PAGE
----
The holy month of Ramadan is only a few days away now, and as it was fitting, I thought it was about time I shared a more personal recipe closer to home. This is probably the first post where I am sharing a recipe which has been in the family for a pretty long time - across generations and continents, and for at least forty years.
What makes this date and walnut cake so special, is that as a young girl growing up it was only made on Eid. I have vivid memories of waking up on Eid morning's to a huge celebration breakfast prepared by my mum. This cake was always a welcome feature on the table and readily, one, two, three slices would be eaten quickly in succession! Apart from the two Eid days in the year, it was rare for my mum to make this cake on any other day.
Since it has been in the family for a long time I wanted to find out how the recipe came to be, and also why, as it definitely is not traditional or native to my Indian/East African heritage! So I naturally went about asking those who I knew had made the cake the most - my mum, paternal aunt, and paternal uncle. It was soon clear there was a little contention as to its origins - it appears that though my great aunt (paternal grandfather's sister) was the first to start making the cake, it has since been adapted, tweaked and made to taste individually, as with any recipe which gets shared and passed down.
My uncle can clearly remember this cake being made when he went to stay with my great aunt in the late 1970's, in a small town called Mbeya on the mainland of Tanzania. She had tweaked the recipe from a little cookbook, and as dates were not readily available back then she would only bake it on Eid and special occasions. The dates were bought in the market, open in hessian sacks, where you would choose the amount you wanted to be weighed by the shopkeeper - markedly different from the variety of packaging and labelled dates we are used to buying now! Once bought the dates had to be cleaned, before being soaked ready for baking. On rare occasions you could buy little bars of good quality dates, packed in cellophane, which were cleaner but more expensive.
A few years later my uncle landed in the UK for boarding school, and happened to come across the same book in a sale at the school and bought it! As a result the book came to be shared with my mum on his visits home for the weekend, and thus the date walnut cake soon became a regular feature on our Eid breakfast table too. In the meantime my paternal aunt had also borrowed the recipe from my great aunt, and it similarly became a cake enjoyed in her own household.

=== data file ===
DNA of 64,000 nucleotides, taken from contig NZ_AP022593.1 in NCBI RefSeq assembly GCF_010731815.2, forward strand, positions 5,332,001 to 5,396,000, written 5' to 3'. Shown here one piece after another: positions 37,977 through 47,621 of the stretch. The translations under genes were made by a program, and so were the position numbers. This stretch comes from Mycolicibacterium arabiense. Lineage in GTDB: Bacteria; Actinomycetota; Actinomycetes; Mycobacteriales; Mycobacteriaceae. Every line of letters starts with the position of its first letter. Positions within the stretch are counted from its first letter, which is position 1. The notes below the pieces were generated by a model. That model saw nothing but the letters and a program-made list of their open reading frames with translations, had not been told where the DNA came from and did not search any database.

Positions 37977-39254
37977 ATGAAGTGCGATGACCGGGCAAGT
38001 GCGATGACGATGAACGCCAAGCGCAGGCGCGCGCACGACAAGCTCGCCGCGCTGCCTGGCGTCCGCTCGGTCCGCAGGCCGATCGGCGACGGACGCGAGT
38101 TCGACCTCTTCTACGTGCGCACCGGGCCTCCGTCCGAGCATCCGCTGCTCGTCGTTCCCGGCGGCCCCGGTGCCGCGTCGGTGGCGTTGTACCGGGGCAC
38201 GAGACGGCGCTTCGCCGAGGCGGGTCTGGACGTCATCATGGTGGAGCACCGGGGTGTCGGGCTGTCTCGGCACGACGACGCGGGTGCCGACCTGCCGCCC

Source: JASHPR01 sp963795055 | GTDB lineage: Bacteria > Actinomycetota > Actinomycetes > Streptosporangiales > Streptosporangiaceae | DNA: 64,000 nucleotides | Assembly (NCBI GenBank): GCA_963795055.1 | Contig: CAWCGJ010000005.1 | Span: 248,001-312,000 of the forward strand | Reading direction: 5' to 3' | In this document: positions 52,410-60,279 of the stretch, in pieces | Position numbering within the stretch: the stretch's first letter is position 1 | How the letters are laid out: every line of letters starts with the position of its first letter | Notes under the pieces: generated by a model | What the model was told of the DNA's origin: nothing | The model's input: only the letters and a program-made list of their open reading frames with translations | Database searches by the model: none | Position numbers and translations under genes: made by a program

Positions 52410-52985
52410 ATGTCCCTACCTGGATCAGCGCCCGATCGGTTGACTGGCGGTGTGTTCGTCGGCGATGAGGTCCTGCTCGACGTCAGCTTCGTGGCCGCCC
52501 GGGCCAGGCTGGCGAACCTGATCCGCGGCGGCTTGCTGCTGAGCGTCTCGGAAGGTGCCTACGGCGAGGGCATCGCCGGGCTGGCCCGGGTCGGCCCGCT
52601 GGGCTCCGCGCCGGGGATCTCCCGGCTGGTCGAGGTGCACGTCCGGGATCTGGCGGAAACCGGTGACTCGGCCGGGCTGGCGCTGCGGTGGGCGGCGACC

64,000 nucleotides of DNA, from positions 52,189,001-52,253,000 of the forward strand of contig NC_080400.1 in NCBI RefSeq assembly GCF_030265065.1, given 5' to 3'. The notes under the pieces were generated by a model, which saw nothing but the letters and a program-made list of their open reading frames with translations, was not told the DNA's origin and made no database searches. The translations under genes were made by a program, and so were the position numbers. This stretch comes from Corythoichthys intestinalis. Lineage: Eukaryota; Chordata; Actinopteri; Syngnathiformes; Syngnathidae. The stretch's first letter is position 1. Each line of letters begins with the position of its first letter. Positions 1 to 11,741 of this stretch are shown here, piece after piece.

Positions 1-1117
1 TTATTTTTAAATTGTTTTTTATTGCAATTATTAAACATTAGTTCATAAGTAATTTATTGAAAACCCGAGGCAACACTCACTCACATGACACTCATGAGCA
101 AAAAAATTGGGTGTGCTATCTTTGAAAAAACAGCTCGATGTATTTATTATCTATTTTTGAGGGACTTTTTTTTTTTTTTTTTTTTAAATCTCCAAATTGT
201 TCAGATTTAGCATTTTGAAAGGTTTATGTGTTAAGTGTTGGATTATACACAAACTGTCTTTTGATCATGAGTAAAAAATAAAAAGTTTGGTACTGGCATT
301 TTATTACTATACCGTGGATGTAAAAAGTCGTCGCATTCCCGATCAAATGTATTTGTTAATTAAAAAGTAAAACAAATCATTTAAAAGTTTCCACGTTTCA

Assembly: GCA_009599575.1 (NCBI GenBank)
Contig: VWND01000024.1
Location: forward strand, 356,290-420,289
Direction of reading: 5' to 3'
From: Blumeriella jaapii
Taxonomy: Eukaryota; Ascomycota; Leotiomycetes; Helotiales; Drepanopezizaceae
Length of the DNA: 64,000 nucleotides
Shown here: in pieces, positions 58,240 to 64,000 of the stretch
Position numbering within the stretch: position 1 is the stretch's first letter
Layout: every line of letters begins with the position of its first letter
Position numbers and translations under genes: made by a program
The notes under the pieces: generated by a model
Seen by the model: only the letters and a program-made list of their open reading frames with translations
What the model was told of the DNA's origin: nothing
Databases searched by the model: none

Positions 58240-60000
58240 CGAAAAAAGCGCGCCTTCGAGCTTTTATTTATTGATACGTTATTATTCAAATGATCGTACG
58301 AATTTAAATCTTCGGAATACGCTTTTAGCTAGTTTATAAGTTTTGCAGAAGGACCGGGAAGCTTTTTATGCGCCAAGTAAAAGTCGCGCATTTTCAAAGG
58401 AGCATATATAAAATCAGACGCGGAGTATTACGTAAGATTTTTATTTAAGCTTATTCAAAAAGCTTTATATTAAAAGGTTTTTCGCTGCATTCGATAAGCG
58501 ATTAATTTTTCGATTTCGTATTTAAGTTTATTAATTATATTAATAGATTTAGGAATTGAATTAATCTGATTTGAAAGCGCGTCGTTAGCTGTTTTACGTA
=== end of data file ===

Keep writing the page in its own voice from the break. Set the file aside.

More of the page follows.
Still when I spoke to my mum, she maintained that at some point she had bought an Australian published baking book in the supermarket, when she became interested in baking cakes, also containing a recipe for a date walnut cake. It had less flour and more dates than the original older recipe, and its this method which my mum started to use instead, and which I came to know and love.
Unfortunately since moving to Dubai, my mums version has become misplaced and so its the original inspiration for the date and walnut cake which I have shared here, kindly given to me by my aunt. Its just as delicious and moreish though, making a perfectly loaf sized cake to share with the family! If preferred, it can be baked in a larger square tin, adapting the baking time as below. Don't over bake it though, as I clearly did in these images! Quantities less or more, I don't think you can ever go wrong with dates and walnuts in a cake! My aunts version also comes with a warm brown sugar sauce for pouring over the cake, which the sugar-craver in me loved!
So there you have it, a cake born outside of tradition which has become tradition!
Special thanks has to go my aunt, uncle and mum for their insight, plus my great-aunt for bringing this cake into our family. To this day she is an amazing cook, and loved by all for her unique and interesting recipes.
I might have broken the tradition by making this cake for the blog, but I know come Eid day I will definitely be keeping the tradition alive by making it again. As for my readers, whether you make it only for Eid, or for a rainy day, definitely do make it!
Date & Walnut Loaf Cake
250 ml boiling water
225g dates, chopped
1 tsp baking soda
1 tsp vanilla essence
225g caster sugar
275g self-raising flour
2 tsp baking powder
1/2 tsp salt
50g walnuts, chopped
For the topping:
75g soft brown sugar
2 tbsp. milk
50g walnuts, chopped
1. Preheat oven to 180 C, and grease a tin loaf pan, or square pan.
2. Pour the boiling water onto the dates, and stir in the baking soda. Leave to stand.
3. Cream together the butter and sugar, then add the egg and vanilla and mix well.
4. Sift in the flour, baking powder and salt a little at a time, until all incorporated. Add the chopped walnuts, and then finally the date mixture, mixing to form a cake batter
5. Pour into greased tin pan and bake for 50-55 minutes if using a loaf pan, or 35-40 minutes in a square pan. Check for doneness.
6. Leave to cool in the tin.
7. To make the topping, heat together the sugar, milk and butter in a small saucepan. Boil for three minutes until all the sugar has melted.
8. Take off the heat and leave to cool slightly before spreading on to the cake, and sprinkling with chopped walnuts.
N.B. For those who don't want the extra calories, the topping can be excluded. It is still just as yummy!